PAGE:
Today begins my fortnight-long journey across Europe. There were two small — perhaps almost inconsequential — things I have always wanted to do: fly direct to Paris, and fly in an Airbus. As a Francophone, my first wish is understandable. The second was something I fulfilled earlier this year on a trip to Sri Lanka. This time round, it was a business class A330 on an (approximately) ten hour flight to Paris.
Boarding at Bangalore started at the strike of midnight, delayed by ten minutes due to security concerns of some sort. Once the plane took off, two things became clear: first of all, sleeping in planes is hellish; second, the earth is stunning. Cruising at nearly 950 km/h, the 8,000 km–long journey lasted seventeen minutes lesser than planned.
CDG is somewhat similar to BIA in more ways than one would want. This could be a one-off experience, and indeed I hope it is, but there are long queues, pointless security checks even for connecting flights, and even Sky Priority passengers like myself waited a good 30min at passport control — only four out of eight border police posts were in operation for some reason — and many missed their flights.
I pen this as I sit at Charles de Gaulle airport in Paris, waiting a three-hour period as my flight to Lisbon comes in. Having previously been to Germany, it seems to me, at first glance, that the French are friendlier. I would attribute this partly to the rich, multicultural society in France as opposed to the mostly white, Christian population of Germany. Nonetheless, these are two wonderful countries to visit. Portugal, now an hour-and-a-half away for me, is an unopened book.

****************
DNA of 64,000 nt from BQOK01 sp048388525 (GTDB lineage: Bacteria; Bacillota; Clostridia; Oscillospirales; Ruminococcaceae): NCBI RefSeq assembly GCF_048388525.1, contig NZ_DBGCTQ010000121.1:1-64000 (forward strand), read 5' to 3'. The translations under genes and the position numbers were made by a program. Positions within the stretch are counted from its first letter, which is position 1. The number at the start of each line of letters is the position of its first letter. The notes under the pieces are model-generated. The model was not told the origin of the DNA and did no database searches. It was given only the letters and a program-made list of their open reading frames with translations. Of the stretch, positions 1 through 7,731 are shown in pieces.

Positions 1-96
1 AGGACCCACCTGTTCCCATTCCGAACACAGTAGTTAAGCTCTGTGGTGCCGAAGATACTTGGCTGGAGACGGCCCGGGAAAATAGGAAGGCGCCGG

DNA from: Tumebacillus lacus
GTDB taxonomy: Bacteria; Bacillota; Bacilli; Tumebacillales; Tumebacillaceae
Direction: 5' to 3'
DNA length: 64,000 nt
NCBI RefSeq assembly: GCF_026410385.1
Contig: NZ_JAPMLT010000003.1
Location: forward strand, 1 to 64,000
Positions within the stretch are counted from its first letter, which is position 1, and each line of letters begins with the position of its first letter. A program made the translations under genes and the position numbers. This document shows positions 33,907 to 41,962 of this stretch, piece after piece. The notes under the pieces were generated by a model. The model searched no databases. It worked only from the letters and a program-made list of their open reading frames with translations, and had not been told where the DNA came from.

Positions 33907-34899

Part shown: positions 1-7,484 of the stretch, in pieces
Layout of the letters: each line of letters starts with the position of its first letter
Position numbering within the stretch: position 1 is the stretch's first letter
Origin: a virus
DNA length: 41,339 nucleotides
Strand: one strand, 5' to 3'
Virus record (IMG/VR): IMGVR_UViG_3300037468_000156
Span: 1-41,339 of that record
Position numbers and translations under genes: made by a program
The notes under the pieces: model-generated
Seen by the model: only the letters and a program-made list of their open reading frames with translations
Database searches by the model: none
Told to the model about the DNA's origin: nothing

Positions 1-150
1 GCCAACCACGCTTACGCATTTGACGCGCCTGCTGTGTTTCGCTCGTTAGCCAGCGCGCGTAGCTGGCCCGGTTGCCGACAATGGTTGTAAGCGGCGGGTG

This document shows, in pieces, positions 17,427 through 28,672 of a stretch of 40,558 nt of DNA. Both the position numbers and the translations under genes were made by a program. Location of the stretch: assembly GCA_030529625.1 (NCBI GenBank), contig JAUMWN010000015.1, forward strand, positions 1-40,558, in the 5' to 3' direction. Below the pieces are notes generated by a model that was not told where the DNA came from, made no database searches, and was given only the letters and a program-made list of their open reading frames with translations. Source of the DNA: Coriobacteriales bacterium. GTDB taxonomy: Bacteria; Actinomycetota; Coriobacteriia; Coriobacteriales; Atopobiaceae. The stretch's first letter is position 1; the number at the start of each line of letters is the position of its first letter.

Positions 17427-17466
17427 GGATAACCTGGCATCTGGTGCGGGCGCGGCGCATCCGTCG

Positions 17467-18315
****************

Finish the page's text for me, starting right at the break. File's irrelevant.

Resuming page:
In a series of brief write-ups that published here over the coming weeks, I will describe the interesting bits of my trip, focusing on any observations I might make that may entertain or inform future travelers. My itinerary for the coming days is as sturdy as flan: it has a shape, but is not set in stone. Flexibility, mingling with people, and diving into other cultures with a blindfold is how one must travel — those who haven’t travelled, said a wise man once, have only ever read one page of the book of life. ❖